Helical dendronized polyphenylacetylenes
Electroactive donor or acceptor polymers jacketed by complimentary acceptor or donor self-assembling dendrons self-organize into two-dimensional lattices of nanowires. The columnar assemblies (i.e., the wires) possess internal helical order. We envision that columnar structures with single-handed helical order will improve the already high charge carrier mobility. Herein we explore opportunities to exploit polyphenylacetylene as the linear polymer backbone in combination with self-assembling dendrons, which are composed of benzyl ether dendrons appended with an aliphatic periphery. ^ Cis-transoidal polyphenylacetylene adopts a helical conformation in solution and the helix sense can be selected by incorporation of chiral, non-racemic side chains. 6πElectrocyclization of 1,3- cis,5-hexatriene sequences creates cyclohexadiene repeat units. Chain cleavage occurs from extrusion of triphenylbenzene due to rearomatization of cyclohexadiene repeat units. The decrease of molecular weight is accelerated due to an apparent photosensitized oxidation of the polyene backbone. Because the Cotton effect observed by circular dichroism spectroscopy decreases due to cyclization, variable temperature experiments incorrectly probe helix dynamics. ^ A library of dendritic phenylacetylene macromonomers was prepared and polymerized using a Rh(I)-based catalyst. Microphase segregation of the two regions generates cylindrical macromolecules that self-organize into nematic or various hexagonal columnar lattices. One dendron architecture provided a match to the pitch of the helical polyphenylacetylene backbone. Incorporation of chiral, non-racemic aliphatic periphery selects a particular handedness of the helix. The backbone undergoes an unprecedented cis-cisoidal-to- cis-transoidal isomerization at elevated temperatures. In the cis-transoidal conformation, cyclization cannot take place. ^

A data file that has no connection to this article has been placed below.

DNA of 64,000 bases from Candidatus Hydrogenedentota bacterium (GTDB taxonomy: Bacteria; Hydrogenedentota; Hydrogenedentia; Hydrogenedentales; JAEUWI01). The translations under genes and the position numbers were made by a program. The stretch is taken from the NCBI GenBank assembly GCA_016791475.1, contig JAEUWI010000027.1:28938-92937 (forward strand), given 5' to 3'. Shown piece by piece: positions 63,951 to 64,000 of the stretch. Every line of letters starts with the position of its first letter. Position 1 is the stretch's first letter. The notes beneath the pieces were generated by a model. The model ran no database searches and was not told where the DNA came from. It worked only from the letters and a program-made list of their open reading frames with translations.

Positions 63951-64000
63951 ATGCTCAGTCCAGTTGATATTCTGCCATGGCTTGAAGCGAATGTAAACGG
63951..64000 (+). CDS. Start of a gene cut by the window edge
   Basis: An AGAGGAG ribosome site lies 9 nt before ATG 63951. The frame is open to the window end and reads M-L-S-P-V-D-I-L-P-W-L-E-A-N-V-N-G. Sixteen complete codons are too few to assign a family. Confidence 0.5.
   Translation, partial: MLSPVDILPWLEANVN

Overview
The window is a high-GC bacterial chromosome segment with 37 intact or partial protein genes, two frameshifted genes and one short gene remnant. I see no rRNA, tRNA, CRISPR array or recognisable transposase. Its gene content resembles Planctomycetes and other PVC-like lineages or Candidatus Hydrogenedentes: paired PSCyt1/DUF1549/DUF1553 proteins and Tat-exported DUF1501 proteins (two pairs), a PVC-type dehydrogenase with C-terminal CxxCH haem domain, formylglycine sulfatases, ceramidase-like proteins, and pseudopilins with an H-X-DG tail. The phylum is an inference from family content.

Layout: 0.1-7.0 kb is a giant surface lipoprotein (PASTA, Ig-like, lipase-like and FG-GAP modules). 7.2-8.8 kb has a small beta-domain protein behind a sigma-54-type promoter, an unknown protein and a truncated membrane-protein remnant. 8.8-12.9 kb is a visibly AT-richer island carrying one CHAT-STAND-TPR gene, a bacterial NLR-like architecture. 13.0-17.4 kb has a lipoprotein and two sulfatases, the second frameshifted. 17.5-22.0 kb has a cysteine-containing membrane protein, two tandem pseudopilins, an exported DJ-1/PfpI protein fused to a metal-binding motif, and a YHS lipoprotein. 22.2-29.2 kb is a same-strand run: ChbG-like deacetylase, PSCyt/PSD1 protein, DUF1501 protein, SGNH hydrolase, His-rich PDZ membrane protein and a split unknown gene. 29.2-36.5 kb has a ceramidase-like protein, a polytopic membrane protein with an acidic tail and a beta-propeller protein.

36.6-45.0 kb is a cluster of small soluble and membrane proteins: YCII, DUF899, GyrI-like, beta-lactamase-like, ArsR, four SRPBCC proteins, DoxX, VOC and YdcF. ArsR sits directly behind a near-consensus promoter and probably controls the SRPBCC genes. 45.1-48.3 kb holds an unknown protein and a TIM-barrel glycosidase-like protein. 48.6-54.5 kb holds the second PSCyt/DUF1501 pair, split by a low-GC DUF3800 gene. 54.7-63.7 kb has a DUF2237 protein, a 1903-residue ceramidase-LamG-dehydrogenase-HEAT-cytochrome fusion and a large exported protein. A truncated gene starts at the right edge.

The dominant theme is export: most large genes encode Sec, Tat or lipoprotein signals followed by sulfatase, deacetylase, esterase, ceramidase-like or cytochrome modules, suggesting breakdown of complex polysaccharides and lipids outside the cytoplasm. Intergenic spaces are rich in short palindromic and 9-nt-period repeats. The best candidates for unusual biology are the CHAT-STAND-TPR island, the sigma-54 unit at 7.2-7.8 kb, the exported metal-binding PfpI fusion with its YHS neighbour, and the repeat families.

Chemistry, Organic|Chemistry, Polymer
Rudick, Jonathan Gallagher, "Helical dendronized polyphenylacetylenes" (2005). Dissertations available from ProQuest. AAI3197734.